This presentation reflects on the necessity of open discussion based on a study of the Output-Based Research Support Scheme in University College Dublin. In Jürgen Habermas’ Theory ofCommunicative Action (1), an open and public discourse is an ideal condition for negotiating meanings of action and language, as well as norms and rules in society. In the cultural milieu of scholarly publication, however, discussions about openness of data, science, scholarly communication, peer review, and so on, are seemingly limited to subject experts. A study of the OBRSS indicates that academic staff are quite passive in their involvement in policy-making in research support and research evaluation. I argue that an open and public discourse about openness in scholarly publishing is important for pursuing open data and open science, ethical publication practices, and fair and transparent research policy. University College Dublin has implemented the Output-Based Research Support Scheme (hereafter “OBRSS”) since 2016.Adapted from the Norwegian model (2), the Scheme involves establishing a master list of publications based on the Danish BFI, Finnish, Norwegian lists as well as SNIP (Source Normalised Impact Factor) and CiteScore. Academic staff are awarded discretionary fund based on their research outputs. They are requested to update their publication records in the CurrentResearch Information System (hereafter “CRIS”) regularly. In the first year of implementation,85% of academic staff updated their profiles as opposed to 75 % over the previous three years.This has resulted in having more complete and up to date publication records in CRIS. The differences between coverage in Scopus and the master publication list are quite significant,particularly in the Colleges of Arts & Humanities, Social Sciences & Law, and Business.
A qualitative study was conducted immediately after the second points statement release,between October 2017 and January 2018, to understand the perception of OBRSS, including its benefits and shortcomings and potential changes in publication and research practices.The study includes: (i) a survey disseminated to all academic staff via email during a one-month period, (ii) Semi-structured interviews with eighteen participants of 25-55 minutes each, and (iii) Interviews with administrators involved in the implementation. Emerging themes include discretionary funding, consultation and implementation, motivation and morale (3). Whilst the data analysis is still ongoing, there are a few points worth noting. First,the response rate of the survey is only 17.76 % with an invitation and two follow-up prompts in a one-month period. As the OBRSS affects every academic staff in the university, it was expected that there would be more engagement. Second, most interview participants in the study stated that they have only checked the master publication list against their own publications. There is a general perception that their comments and suggestions on the construction of the list were not or would not be heard. Third, although there were mentions about submitting to open access journals using the discretionary fund, most did not consider the inclusion on open access publications in the master publication list as an urgent matter.And lastly, albeit feedbacks for the master publication list were solicited by the Research Office, the interview participants stated that there were no formal discussions about the Scheme or the master publication list. While a few interview participants indicated that there were some informal conversations, others stated that they kept away from talking about theOBRSS to avoid embarrassment and/or comparison. In sum, there is a general lack of participation and engagement in discussing the new research support scheme. The reasons are multifaceted and would require in-depth socio-cultural investigation. Nevertheless, the lack of discussion about OBRSS among other issues in scholarly publishing is thought provoking.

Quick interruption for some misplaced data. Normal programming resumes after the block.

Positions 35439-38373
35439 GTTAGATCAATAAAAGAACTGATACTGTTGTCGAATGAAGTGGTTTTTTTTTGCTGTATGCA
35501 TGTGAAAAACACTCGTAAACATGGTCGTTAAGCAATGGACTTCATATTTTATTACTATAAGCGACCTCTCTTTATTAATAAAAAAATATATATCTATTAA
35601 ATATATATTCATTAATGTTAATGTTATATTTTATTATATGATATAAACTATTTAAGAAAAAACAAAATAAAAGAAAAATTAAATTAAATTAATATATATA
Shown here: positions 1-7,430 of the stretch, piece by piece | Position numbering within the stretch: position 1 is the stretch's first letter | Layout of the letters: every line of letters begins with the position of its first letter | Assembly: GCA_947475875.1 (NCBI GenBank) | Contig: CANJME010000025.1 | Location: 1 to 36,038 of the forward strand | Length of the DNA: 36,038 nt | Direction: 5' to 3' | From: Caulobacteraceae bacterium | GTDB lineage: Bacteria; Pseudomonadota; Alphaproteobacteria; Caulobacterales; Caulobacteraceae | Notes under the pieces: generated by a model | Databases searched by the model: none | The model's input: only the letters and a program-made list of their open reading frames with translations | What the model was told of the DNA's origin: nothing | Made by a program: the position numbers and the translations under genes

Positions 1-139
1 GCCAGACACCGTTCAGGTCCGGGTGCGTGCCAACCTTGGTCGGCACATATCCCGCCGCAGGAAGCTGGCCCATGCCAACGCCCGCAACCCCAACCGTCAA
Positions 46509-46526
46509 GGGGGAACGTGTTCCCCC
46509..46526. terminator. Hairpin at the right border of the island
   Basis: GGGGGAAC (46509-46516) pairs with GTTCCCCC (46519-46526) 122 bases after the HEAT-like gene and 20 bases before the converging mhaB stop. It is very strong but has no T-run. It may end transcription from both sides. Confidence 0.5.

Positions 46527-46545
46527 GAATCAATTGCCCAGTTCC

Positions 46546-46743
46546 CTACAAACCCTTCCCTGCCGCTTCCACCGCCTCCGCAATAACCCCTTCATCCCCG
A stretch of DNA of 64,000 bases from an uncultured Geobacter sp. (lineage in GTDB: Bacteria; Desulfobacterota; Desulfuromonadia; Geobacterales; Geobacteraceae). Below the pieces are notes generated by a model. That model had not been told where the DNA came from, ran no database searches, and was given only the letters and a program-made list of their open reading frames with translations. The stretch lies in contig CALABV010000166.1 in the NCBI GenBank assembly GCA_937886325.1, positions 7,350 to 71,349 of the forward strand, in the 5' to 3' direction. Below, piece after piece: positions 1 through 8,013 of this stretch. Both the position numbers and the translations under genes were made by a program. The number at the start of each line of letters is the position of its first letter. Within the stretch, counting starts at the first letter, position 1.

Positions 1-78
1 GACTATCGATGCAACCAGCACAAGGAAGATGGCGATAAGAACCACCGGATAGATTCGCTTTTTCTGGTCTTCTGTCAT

In this presentation, I will discuss the necessity of open discussion based on Habermas (1)concept of ideal speech situation. In an ideal speech situation, every agent has equal opportunity and right to express and negotiate meanings-of language, of action-which constitute norms, standards, and rules in a community and society at large. Using examples in the study of the OBRSS, I will argue that open discussion is a necessity in everyday academic life to reflect and make policy recommendations on issues such as open data and open science, responsible metrics, and ethical research.